Agassi and Ofer asked IEC for a proposal for the supply of electricity to the stations at a reduced group tariff. The price of electricity is a critical factor for calculating the costs and profitability projections for Project Better Place.

The parties discussed a range of technical issues relating to the deployment of the recharging stations, but no conclusions were made. Among other things, Agassi and Ofer asked for a study of locating recharging points at people's homes, where their cars could be recharged overnight. The parties also discussed when during the day car recharging should be carried out.

IEC said that if most recharging is made during the night, where there is surplus production capacity, the electricity rates would be lower. However, overnight recharging will require Project Better Place to reduce the number of vehicle rechargings in real time and speed up development of a battery replacement mechanism.

Tuesday, November 20, 2007

Exxon Mobil partners with Ben Gurion U. to develop hydrogen fuel system

ExxonMobil Corporation (NYSE:XOM), QuestAir Technologies Inc., Plug Power Inc. (Nasdaq:PLUG) and Ben Gurion University of the Negev are collaborating to commercialize an on-vehicle hydrogen production system for use in a fuel cell-powered lift truck application.

According to and Globes, Plug Power will seek to commercialize unique technologies developed by ExxonMobil, QuestAir Technologies, and Ben Gurion University that take liquid fuels - gasoline, diesel, ethanol or biodiesel - and convert them into hydrogen onboard the vehicle where it will be used in a fuel cell power train.

"By developing a system that converts liquid hydrocarbons into hydrogen directly on a vehicle without the need for storage, we hope to demonstrate significant infrastructure, logistics and cost advantages compared to other hydrogen vehicle systems, all while reducing the impact on the environment," said Emil Jacobs, VP of research and development at Exxon Mobil Research and Engineering.

BG Negev Technologies and Applications Ltd., Ben Gurion University's technology transfer company is responsible for the university's share in the program. The university is represented by the Blechner Center and Prof. Moti Hershkowitz. The university and its partners have been developing the individual components that make up the on-vehicle hydrogen fuel system. Sulfur is controlled by an ExxonMobil proprietary S-Trap developed in conjunction with the university. Plug Power will be responsible for integrating the fuel system with its GenDrive fuel cell power system for lift truck applications.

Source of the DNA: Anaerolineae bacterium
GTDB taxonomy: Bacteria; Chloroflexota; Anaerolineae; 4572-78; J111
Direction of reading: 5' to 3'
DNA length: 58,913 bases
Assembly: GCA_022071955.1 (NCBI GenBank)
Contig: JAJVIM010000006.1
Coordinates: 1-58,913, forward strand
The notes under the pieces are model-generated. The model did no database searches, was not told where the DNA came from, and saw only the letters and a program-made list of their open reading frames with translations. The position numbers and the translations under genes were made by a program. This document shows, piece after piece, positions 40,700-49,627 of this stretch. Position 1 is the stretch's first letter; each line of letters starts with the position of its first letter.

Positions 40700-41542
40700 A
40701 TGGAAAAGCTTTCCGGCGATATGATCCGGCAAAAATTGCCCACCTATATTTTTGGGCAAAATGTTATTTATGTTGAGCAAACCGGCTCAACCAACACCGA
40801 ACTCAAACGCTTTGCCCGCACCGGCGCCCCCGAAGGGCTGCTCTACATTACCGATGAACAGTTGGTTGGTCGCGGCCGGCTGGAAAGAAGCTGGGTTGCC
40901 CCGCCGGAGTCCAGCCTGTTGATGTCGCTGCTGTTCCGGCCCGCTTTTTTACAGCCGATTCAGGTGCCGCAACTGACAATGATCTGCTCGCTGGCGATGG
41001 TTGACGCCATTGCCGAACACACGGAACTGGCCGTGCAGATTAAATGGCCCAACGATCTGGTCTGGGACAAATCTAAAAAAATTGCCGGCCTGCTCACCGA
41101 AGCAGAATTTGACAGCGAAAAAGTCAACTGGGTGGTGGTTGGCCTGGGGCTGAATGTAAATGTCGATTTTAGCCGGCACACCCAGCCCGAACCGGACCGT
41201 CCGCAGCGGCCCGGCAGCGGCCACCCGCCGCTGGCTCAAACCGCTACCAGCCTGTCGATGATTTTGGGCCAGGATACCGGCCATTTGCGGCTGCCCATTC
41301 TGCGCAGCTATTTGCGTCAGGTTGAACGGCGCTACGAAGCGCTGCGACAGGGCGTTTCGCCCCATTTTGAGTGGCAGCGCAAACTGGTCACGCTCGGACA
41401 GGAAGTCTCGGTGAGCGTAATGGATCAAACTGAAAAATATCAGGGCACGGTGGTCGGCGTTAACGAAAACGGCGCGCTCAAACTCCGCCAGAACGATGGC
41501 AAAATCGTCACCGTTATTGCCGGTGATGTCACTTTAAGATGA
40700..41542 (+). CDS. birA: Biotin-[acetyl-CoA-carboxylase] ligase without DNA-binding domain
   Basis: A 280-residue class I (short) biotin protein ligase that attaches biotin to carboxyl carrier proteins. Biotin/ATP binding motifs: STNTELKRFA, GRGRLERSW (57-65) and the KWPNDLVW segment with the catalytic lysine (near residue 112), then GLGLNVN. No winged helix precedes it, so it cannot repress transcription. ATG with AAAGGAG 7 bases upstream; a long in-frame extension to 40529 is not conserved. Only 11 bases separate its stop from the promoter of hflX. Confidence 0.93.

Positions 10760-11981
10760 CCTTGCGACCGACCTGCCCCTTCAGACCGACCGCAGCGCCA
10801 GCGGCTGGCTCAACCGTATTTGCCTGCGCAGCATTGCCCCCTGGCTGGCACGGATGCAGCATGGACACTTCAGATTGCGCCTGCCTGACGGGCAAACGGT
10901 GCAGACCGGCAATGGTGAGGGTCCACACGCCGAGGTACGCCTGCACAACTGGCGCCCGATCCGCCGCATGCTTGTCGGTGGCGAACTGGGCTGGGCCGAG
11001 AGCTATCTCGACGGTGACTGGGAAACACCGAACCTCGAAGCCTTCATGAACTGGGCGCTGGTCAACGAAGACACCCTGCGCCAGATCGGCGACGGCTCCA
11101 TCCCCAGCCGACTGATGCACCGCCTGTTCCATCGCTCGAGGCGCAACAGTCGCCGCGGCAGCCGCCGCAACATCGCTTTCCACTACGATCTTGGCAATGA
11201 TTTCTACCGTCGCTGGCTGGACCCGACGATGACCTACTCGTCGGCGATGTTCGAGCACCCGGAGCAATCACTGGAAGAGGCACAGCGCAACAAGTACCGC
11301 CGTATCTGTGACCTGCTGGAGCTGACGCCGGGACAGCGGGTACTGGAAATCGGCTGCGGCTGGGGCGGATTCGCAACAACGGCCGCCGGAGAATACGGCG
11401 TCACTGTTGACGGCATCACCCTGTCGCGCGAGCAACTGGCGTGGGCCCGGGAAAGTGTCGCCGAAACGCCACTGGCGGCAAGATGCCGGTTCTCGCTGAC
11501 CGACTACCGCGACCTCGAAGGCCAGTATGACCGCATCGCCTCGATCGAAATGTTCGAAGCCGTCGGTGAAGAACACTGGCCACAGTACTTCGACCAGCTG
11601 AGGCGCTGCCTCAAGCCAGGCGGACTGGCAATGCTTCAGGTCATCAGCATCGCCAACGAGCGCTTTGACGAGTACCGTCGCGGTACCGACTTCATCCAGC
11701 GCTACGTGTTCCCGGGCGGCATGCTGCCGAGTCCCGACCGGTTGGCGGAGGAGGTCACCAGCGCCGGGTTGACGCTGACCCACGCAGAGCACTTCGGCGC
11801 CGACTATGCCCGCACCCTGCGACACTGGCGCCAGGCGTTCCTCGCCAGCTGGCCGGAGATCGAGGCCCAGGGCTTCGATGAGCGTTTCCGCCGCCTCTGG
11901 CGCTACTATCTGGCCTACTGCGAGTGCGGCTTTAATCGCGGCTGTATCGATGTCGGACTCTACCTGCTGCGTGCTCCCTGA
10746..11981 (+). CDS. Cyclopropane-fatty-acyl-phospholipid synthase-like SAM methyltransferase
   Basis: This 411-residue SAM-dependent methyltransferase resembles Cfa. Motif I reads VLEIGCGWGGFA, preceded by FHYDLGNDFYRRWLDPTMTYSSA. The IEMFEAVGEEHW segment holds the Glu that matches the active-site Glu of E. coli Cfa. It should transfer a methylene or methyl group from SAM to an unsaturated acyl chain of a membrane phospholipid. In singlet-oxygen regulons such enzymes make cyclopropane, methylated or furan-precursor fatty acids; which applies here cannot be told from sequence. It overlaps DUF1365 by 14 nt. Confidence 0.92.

Globes notes that a competitor to this project is Israeli start-up Enginuity Ltd., which is developing technology to produce hydrogen on-board the vehicle as needed, utilizing a modified internal combustion engine with a zero emission solution. Investors in Enginuity include the Ormat Group and the ATI - Ashkelon Technological Industries incubator.

Desalination company IDE set for IPO

Delek Group Ltd. (TASE: DLEKG) and Israel Chemicals Ltd. (TASE: CHIM) announced that they plan to float at least 25% of their joint venture IDE Technologies Ltd. on the London Stock Exchange. Sources tell Globes that IDE plans to raise up to $200 million at a company value of $500 million, before money.

IDE was founded in 1965. The company develops both thermal and seawater reverse osmosis desalination - the two prevailing technologies for seawater desalination, and is active in 40 countries, including China, India, Israel, Australia, Latin America, and the US. It has designed and built more than 370 facilities to date.

Thursday, November 15, 2007

Renault mulls Israeli electric car plant

BusinessWeek is reporting that French carmaker Renault SA is studying a possible plan to build a manufacturing plant for electric cars in Israel.

Renault is exploring a potential partnership with Israeli entrepreneur and high-tech star Shai Agassi, company spokeswoman Rochelle Chimenes said on Wednesday.

Agassi and his partner Idan Ofer have founded an eco-minded joint venture called Project Better Place, aimed at helping reduce greenhouse emissions by building a network of charging stations for electric cars across Israel.

Israeli-born Agassi, a former executive of software maker SAP AG, said October 29 he had raised $200m. in initial funding from Morgan Stanley, Israel Corp., VantagePoint Venture Partners and private investors including Edgar Bronfman Sr. and James Wolfensohn, former head of the World Bank.

If Renault decides to get involved, an agreement could be signed in the first half of 2008, Chimenes said.

Last week, Globes reported that the car at the heart of the project will be based on the Renault Megane, which will be equipped with high-performance electric engine based on advanced fuel cells.

Israeli water tech co Blue I bound for Olympics

Globes is reporting that Israeli cleantech start-up Blue I Technologies Ltd. will supply real-time water quality control systems for the 2008 Beijing Olympic Games. The company has an office in China and is participating in a Veolia Water projects with Shenzhen Water Group Company Ltd. and the City of Shanghai.

According to Globes, Blue I has also installed its water analyzers in Sao Paulo, Brazil, for the South American Water Championships; the Olympic swimming pools in Tokyo; Eurodisney in Paris; a hotel project at Sun City, South Africa; and in Israel, including the water parks Yamit 2000 in Holon and Hamei Gaash.

Established in 2002, Blue I's investors include Tene Capital and Docor International.

Thursday, November 8, 2007

Solar energy start-up XJet raises $9m